It is through intergenerational cooperation and the working together of many parts of the family unit that this occurs. Viewing intergenerational families from a continuity perspective guides the professional to gather information about how an older individual and his or her family have adapted and responded to crises and transitions throughout the life of the family. This knowledge provides the practitioner with information about a particular intergenerational family's past history and can, therefore, assess their present ability to: Families that in the past have responded to life situations with respect, responsibility, reciprocity, and resilience will likely continue those coping mechanisms in their present situations.
Service providers who view intergenerational families from social systems and continuity perspectives are facilitated in their work with older families as they practice. Through the delivery of services, the respect intergenerational family members hold for one another can be solidified by knowledge of family history. In the following case example, older family members are reminded of their respectful treatment of one another and supported to continue that behavior in the present.
Case Example When Mrs. Johnson fell in her living room, she was unable to reach the telephone. Her daughter found her there later that day and was upset that her brother had not checked on their mother in the morning, as he had agreed to do. The home health aide, who arrived in the midst of the crisis, reminded the daughter of the brother's regular stops at the mother's home and of their respectful work together in supporting their mother in the past. The home health aide asked the brother what had prevented him from checking on his mother that morning.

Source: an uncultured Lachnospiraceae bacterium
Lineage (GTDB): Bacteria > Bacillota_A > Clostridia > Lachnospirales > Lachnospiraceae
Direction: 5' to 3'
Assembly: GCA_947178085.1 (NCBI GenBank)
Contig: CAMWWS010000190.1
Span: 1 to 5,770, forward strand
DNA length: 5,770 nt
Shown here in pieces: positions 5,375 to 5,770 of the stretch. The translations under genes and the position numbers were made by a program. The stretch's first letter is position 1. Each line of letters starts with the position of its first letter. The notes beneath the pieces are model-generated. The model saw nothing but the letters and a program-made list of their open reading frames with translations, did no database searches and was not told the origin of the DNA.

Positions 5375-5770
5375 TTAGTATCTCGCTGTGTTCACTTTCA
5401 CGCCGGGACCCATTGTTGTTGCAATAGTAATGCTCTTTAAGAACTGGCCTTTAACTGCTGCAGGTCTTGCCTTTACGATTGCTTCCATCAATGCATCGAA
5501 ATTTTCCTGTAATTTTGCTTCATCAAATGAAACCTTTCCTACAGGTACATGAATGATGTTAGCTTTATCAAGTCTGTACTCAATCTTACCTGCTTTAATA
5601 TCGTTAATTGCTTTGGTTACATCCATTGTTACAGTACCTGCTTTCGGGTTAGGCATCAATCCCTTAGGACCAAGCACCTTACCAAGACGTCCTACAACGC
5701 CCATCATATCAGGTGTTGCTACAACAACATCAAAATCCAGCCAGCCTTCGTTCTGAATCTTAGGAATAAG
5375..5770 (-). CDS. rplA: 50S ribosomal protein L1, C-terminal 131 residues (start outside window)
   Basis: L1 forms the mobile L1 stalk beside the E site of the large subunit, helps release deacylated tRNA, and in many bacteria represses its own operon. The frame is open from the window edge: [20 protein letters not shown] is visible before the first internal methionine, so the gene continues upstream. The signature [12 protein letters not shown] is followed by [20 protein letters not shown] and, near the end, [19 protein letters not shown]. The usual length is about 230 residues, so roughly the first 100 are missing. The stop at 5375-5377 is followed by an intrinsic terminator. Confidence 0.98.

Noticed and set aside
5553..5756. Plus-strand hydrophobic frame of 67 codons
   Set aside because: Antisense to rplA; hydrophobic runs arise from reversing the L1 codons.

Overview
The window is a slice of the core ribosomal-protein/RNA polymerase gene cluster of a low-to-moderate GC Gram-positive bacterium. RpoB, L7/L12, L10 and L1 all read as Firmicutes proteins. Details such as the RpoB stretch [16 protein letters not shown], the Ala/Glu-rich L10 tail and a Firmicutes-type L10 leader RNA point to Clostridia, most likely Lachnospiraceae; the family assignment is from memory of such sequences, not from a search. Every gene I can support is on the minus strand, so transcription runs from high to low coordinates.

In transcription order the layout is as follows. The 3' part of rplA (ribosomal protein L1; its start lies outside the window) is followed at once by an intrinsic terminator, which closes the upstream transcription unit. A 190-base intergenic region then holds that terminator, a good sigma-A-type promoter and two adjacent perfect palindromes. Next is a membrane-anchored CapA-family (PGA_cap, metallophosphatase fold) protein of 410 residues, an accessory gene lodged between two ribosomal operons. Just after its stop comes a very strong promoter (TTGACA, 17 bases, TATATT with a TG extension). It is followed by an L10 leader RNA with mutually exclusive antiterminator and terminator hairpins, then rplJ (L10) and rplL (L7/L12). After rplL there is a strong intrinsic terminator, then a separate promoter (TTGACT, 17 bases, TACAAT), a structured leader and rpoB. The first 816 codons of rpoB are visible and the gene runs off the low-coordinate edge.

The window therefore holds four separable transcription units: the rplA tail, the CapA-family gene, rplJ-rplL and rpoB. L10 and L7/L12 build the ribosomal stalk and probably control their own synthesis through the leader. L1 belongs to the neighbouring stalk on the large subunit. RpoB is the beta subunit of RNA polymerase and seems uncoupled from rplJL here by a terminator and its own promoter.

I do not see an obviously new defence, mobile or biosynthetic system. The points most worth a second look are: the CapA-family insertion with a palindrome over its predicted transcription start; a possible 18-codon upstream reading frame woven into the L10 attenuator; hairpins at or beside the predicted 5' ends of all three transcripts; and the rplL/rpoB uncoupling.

He responded that his eight year old daughter had become sick at school and he had to pick her up during his lunch hour. He told both his mother and sister that he was sorry he had been unable to check on the mother and expressed his feelings of guilt.
Both mother and sister responded that they would have done the same in similar circumstances. Respectfulness and Responsible Behavior The home health aide reminded family members of their past cooperation and respectful work together.
In addition, she did not join in by blaming the brother but, instead, provided him with an opportunity to explain why he had not checked on his mother. Through modeling respectful behavior, the service provider facilitated the family in showing respect. Present family crises can be reframed as opportunities to solidify family members' respect for one another.
As noted above, intergenerational families engage in caregiving activities for a variety of reasons. The responsible behavior that family members show to one another can be supported by service providers. First, service providers must acknowledge that intergenerational families may differ in the manner in which they evidence responsibility to their older members.